Zuma defends Simelane appointment
Cape Town - President Jacob Zuma has vigorously defended his decision to appoint Menzi Simelane as national director of public prosecutions (NDPP).
Zuma and Justice Minister Jeff Radebe on Thursday submitted their answering affidavits in the Democratic Alliance's case to challenge Simelane's appointment.
DA leader Helen Zille filed papers at the North Gauteng High Court in Pretoria on December 11 to have Simelane's appointment declared unlawful.
In a founding affidavit, DA chairperson James Selfe said the party was challenging Simelane's appointment as it was an objective jurisdictional requirement that he be a "fit and proper person" and have "experience, conscientiousness and integrity".
The party was also challenging Zuma's decision to appoint a new NDPP as an executive, rather than administrative action.
'Inconsistent with the Constitution'
"It was unlawful, irrational, arbitrary, biased, based on an ulterior motive and inconsistent with the Constitution," Selfe said.
The basis of the party's argument against Simelane was that he gave "misleading and untruthful" evidence before the Ginwala inquiry established to ascertain the fitness to hold office of his predecessor Vusi Pikoli.
Former speaker Frene Ginwala's report was critical of Simelane, finding that his conduct as the then justice department director general was "irregular" and that his testimony was "contradictory and without basis in fact or in law".
The DA further submitted that Zuma's decision was not reasonable or rational and did not take into account the serious allegations against Simelane, both in the public domain and in the inquiry's findings.
In his responding affidavit, Zuma said his decision to appoint Simelane was not an administrative one and was made in terms of the Constitution and the National Prosecuting Authority Act.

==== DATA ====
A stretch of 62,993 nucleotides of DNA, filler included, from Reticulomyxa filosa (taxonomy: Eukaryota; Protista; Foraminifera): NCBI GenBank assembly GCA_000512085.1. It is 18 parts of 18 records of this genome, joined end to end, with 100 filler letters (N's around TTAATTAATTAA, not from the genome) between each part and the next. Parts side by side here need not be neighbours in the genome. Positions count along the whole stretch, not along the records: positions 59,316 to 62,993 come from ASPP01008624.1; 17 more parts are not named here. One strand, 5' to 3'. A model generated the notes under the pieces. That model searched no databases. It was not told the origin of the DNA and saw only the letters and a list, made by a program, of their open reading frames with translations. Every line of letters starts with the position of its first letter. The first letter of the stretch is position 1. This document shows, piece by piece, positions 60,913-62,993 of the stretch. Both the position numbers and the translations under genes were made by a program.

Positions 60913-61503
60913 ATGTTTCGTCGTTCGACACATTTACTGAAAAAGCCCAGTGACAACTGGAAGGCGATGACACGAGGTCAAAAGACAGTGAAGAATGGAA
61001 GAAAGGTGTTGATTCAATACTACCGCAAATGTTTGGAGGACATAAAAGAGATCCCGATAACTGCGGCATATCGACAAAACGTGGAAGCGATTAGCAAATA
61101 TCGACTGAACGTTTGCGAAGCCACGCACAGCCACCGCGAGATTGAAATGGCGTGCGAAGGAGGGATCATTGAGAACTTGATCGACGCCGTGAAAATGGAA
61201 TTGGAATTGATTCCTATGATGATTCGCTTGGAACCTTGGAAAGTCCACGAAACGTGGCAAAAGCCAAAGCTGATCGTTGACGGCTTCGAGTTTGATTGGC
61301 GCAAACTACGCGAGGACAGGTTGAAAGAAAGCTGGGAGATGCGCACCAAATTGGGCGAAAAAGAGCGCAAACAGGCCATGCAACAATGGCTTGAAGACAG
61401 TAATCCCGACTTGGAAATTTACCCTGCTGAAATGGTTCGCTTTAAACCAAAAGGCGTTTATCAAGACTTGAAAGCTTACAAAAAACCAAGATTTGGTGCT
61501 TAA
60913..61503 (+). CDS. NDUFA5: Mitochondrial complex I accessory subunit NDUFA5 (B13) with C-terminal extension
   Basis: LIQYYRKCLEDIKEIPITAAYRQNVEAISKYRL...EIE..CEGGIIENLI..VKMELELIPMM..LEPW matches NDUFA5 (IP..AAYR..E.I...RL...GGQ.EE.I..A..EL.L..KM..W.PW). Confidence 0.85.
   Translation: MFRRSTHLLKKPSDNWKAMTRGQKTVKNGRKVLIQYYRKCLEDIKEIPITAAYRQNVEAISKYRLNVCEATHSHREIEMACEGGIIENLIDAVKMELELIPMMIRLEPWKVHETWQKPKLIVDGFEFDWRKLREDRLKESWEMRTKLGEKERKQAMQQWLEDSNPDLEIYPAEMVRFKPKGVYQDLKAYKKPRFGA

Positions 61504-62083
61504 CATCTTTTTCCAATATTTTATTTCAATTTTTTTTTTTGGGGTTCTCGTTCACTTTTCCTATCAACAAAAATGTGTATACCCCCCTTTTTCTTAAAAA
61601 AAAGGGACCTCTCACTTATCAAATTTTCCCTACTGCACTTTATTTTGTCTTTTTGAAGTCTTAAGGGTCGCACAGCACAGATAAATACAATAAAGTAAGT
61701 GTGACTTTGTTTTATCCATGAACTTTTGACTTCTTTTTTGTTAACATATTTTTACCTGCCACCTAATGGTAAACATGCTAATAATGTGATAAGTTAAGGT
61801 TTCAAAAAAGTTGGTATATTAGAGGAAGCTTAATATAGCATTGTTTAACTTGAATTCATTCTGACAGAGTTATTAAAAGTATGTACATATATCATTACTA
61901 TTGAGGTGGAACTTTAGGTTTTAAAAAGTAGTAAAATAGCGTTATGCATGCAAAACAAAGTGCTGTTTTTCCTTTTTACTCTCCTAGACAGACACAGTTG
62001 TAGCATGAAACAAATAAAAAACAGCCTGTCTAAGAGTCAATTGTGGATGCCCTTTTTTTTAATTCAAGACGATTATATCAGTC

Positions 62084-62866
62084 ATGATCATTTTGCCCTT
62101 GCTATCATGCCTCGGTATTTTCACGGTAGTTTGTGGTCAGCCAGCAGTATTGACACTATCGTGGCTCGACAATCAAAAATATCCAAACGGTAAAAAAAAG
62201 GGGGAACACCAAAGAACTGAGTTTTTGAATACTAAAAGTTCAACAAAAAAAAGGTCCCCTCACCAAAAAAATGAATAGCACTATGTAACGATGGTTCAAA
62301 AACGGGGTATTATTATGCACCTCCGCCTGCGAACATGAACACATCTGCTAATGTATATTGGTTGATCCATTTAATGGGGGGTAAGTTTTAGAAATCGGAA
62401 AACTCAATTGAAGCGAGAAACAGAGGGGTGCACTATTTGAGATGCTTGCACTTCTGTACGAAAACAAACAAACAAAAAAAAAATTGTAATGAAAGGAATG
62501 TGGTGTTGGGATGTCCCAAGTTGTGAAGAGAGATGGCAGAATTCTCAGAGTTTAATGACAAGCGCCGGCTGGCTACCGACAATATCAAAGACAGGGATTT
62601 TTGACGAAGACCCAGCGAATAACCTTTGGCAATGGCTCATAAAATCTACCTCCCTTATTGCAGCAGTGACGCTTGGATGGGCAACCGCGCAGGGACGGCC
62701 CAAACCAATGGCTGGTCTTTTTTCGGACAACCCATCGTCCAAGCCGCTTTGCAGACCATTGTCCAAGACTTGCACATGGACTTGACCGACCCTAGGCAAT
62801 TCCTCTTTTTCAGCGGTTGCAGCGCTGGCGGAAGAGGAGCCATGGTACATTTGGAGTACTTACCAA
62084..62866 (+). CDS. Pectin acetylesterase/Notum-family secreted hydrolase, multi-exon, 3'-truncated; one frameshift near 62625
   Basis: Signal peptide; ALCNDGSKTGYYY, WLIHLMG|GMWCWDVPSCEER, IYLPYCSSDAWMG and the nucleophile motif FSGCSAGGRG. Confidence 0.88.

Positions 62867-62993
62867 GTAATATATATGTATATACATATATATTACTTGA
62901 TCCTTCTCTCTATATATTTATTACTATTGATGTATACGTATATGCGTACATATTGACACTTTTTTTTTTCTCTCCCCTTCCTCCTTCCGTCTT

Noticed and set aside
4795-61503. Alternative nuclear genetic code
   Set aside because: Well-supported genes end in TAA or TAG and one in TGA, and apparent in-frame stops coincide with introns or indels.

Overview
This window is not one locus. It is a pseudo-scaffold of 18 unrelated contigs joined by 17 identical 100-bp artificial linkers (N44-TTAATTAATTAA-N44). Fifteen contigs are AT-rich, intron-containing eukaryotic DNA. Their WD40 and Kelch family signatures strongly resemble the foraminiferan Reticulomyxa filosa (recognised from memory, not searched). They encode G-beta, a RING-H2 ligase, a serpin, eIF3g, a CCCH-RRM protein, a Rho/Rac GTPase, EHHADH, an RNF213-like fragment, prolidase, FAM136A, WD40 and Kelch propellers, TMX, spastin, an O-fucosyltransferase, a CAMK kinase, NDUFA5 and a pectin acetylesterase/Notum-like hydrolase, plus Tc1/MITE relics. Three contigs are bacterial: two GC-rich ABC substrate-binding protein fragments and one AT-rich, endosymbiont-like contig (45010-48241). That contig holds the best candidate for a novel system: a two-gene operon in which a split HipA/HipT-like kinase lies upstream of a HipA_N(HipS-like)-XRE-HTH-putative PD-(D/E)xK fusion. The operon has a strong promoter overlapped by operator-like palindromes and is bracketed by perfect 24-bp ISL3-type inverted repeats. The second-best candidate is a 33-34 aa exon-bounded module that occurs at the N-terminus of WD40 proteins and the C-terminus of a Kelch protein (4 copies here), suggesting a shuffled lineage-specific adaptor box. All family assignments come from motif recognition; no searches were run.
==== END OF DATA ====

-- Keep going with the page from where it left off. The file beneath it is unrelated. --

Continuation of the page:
In appointing Simelane, "I was exercising executive authority vested in me", he said.
'My decision was not unlawful'
"I deny that my decision was unlawful, irrational, arbitrary, biased, based on an ulterior motive and inconsistent with the Constitution."
Simelane also had all the legal qualifications and experience required by law for the position, and was indeed a "fit and proper" person.
"Whether a person is fit and proper to be entrusted with the responsibilities of the office concerned is my subjective decision."
"I am the person, as the president of the Republic, to be satisfied that the person is fit and proper."
"I made a decision that Advocate Simelane was fit and proper with due regard to his experience, conscientiousness and integrity to be entrusted with the responsibilities of the office of the NDPP. I duly appointed him."
"In the premises, I submit that the decision to appoint Advocate Simelane is lawful and in accordance with the Constitution."
'Allegations to create panic'
Zuma said the DA made "unsubstantiated allegations of a perceived threat" to the institutional independence and integrity of the prosecution services as a result of Simelane's appointment.
"I submit that these unsubstantiated allegations are intended to create unwarranted panic and hysteria over his appointment," he said.
Zuma admitted the Ginwala inquiry held that Simelane's conduct left much to be desired.
"I point out, however, that the inquiry was specific as regards the testimony it rejected."
"It does not mean that the testimony of Advocate Simelane was rejected in toto."
Simelane was merely a witness and his testimony was open to acceptance or rejection by the inquiry.
"Nowhere in the report does the inquiry find that he acted maliciously or with intent to mislead the inquiry," Zuma said.